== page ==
Expo ‘86 Topanga (detail)
2010 by Friedrich Kunath
Freize Art Fair 2010, BQ Berlin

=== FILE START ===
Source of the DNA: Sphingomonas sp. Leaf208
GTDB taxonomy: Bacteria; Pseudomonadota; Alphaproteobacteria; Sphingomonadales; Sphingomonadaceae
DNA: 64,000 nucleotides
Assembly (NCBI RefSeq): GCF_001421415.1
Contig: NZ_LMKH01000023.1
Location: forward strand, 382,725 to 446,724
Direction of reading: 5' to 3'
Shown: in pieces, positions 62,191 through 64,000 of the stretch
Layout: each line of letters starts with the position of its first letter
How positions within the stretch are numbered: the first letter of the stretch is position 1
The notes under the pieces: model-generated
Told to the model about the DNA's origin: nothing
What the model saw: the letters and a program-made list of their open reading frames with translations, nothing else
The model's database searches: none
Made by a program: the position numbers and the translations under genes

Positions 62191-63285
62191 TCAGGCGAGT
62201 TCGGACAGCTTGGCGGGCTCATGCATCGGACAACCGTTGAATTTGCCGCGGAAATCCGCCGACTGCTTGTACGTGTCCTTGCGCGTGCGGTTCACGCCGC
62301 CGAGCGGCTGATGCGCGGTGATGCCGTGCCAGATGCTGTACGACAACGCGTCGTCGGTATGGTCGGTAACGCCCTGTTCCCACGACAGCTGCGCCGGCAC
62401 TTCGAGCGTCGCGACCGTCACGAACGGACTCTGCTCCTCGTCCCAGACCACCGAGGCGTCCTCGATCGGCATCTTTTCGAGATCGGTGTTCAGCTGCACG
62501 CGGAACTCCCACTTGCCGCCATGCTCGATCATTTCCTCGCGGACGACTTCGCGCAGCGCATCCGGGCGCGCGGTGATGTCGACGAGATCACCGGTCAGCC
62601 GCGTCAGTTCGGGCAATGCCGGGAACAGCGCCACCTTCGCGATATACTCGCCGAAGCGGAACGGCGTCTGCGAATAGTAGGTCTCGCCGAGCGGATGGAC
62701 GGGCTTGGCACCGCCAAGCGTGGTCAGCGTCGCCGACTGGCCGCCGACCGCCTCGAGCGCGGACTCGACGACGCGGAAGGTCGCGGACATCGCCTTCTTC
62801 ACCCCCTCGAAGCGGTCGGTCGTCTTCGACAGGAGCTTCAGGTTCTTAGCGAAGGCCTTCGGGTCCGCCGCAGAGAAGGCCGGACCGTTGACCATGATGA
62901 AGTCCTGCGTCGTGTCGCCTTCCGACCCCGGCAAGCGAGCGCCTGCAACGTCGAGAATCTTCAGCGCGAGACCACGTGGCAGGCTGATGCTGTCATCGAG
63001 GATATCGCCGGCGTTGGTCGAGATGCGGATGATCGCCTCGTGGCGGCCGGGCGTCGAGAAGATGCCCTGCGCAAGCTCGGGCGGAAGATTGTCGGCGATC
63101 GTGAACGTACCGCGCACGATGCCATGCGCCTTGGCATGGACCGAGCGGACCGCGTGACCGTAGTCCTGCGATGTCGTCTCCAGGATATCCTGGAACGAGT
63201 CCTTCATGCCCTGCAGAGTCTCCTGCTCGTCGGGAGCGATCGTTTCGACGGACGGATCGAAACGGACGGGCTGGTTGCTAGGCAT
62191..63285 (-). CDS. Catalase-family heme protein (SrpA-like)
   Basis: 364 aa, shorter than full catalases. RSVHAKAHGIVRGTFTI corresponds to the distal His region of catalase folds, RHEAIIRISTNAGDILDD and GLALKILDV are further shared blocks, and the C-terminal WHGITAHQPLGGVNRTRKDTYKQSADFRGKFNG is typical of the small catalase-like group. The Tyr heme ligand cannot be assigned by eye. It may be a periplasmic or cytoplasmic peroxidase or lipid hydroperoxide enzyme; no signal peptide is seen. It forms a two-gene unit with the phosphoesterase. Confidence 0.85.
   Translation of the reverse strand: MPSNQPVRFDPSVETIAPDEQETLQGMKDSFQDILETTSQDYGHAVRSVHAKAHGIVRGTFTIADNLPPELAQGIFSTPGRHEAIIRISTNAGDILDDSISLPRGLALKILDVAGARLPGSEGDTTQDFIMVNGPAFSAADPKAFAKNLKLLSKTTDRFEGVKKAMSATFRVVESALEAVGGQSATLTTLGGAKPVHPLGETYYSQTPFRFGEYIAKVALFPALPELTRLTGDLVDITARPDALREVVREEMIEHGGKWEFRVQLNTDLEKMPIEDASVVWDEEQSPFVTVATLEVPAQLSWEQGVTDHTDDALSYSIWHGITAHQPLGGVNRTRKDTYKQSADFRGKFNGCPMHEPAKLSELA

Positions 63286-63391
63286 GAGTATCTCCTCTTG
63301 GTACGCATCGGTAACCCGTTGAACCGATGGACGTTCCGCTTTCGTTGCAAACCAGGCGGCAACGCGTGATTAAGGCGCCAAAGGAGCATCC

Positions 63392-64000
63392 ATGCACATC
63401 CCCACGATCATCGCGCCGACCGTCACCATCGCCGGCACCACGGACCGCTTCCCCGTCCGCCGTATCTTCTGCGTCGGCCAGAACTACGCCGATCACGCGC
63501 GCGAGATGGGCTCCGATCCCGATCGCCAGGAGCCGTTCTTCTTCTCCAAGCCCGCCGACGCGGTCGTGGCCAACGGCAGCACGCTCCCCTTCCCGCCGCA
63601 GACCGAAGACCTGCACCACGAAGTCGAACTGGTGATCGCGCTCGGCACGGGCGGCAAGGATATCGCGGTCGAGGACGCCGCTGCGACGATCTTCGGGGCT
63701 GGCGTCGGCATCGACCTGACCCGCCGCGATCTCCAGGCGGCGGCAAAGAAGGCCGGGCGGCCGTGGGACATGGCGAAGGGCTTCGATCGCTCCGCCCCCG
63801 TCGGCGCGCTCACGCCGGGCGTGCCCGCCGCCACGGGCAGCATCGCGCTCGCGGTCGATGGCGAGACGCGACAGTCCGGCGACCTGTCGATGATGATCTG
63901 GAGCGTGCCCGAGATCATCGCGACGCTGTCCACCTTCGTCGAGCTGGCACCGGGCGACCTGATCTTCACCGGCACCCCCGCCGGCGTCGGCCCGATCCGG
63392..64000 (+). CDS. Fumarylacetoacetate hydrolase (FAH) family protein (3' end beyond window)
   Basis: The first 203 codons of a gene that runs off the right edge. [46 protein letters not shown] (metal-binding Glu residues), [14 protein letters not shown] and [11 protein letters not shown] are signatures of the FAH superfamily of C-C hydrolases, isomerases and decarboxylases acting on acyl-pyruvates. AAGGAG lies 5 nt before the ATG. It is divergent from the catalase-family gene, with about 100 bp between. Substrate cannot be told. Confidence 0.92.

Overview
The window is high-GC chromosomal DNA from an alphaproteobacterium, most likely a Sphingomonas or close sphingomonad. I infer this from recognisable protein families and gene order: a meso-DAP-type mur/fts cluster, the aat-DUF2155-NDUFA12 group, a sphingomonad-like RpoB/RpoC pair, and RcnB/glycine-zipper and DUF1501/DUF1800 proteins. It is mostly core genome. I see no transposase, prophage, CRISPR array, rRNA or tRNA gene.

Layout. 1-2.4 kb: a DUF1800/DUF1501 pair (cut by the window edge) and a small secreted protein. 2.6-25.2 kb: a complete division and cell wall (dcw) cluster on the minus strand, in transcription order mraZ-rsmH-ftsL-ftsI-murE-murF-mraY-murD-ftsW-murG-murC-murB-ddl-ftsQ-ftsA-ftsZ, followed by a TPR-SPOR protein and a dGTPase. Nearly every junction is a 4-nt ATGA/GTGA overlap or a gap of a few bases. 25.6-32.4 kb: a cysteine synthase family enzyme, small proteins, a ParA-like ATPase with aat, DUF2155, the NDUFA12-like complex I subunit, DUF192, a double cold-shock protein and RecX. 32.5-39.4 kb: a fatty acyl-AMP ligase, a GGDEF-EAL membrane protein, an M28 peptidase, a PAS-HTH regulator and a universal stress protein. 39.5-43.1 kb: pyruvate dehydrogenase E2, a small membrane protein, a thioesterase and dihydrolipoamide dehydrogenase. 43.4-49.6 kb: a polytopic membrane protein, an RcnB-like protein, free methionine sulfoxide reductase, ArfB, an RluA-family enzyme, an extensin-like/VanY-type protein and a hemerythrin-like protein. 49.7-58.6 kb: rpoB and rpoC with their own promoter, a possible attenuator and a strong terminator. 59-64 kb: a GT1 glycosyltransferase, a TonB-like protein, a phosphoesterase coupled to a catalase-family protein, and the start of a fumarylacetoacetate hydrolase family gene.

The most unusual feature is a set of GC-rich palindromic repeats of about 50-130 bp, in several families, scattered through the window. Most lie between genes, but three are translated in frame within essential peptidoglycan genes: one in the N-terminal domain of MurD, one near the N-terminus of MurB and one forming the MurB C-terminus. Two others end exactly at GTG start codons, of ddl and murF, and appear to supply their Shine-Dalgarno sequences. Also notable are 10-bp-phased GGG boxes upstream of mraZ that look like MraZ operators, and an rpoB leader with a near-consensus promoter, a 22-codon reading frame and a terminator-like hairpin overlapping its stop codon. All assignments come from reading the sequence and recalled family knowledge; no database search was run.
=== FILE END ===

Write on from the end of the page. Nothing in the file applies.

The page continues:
Compared to the subdued painting of Borremans’s (221) at Frieze, Kunath’s one man show in BQ’s booth was a whirlwind of colour, medium and style. L-shaped the booth was an entrance into an imagination, a head of ideas. With a bed in the corner (a bowl full of coloured sweets on the side table), a huge canvas of notepaper on the wall (an enormous pencilled doodle taking it over) and clown’s feet poking surreptitiously out of the bottom of a curtain (with something behind the curtain moving) the whole experience was nothing short of surreal. But then the world of Kunath is fast moving and ever changing, with his works ranging incredibly and exhibitions everywhere and often. This spontaneity that parades his work is reflected in his drawing-like style that creeps beneath the service of many of his canvases. Often subjects are drawn in thin and explorative black lines, coloured only by inky and brightly toned washes – instead of making and thickening matter these simply glide over the subject as a glazing of atmosphere. Focus then, is on the drawing beneath. Here it is fairly bold, stamped in monotone, yet often subject lurks, materialising quietly under a wash of luminescent colour. In this piece colour is bright and various, with light and shadow brought with dilutions and injections – drained pink casts bars of light on the upturned face. The layering and intensity of these colours has a photographic quality, reminding of the pure colour of overlapping lenses. It is reminiscent of Di Sarro’s photographic experiments (see 153) in the ’70s. This colour makes Kunath’s work playful, yet the delicacy and emotional realism of his drawings makes them poignantly haunting. The lion’s eyes are heavily black, weighed in an imagined sadness, looking through a sea of translucent and acidic yellow.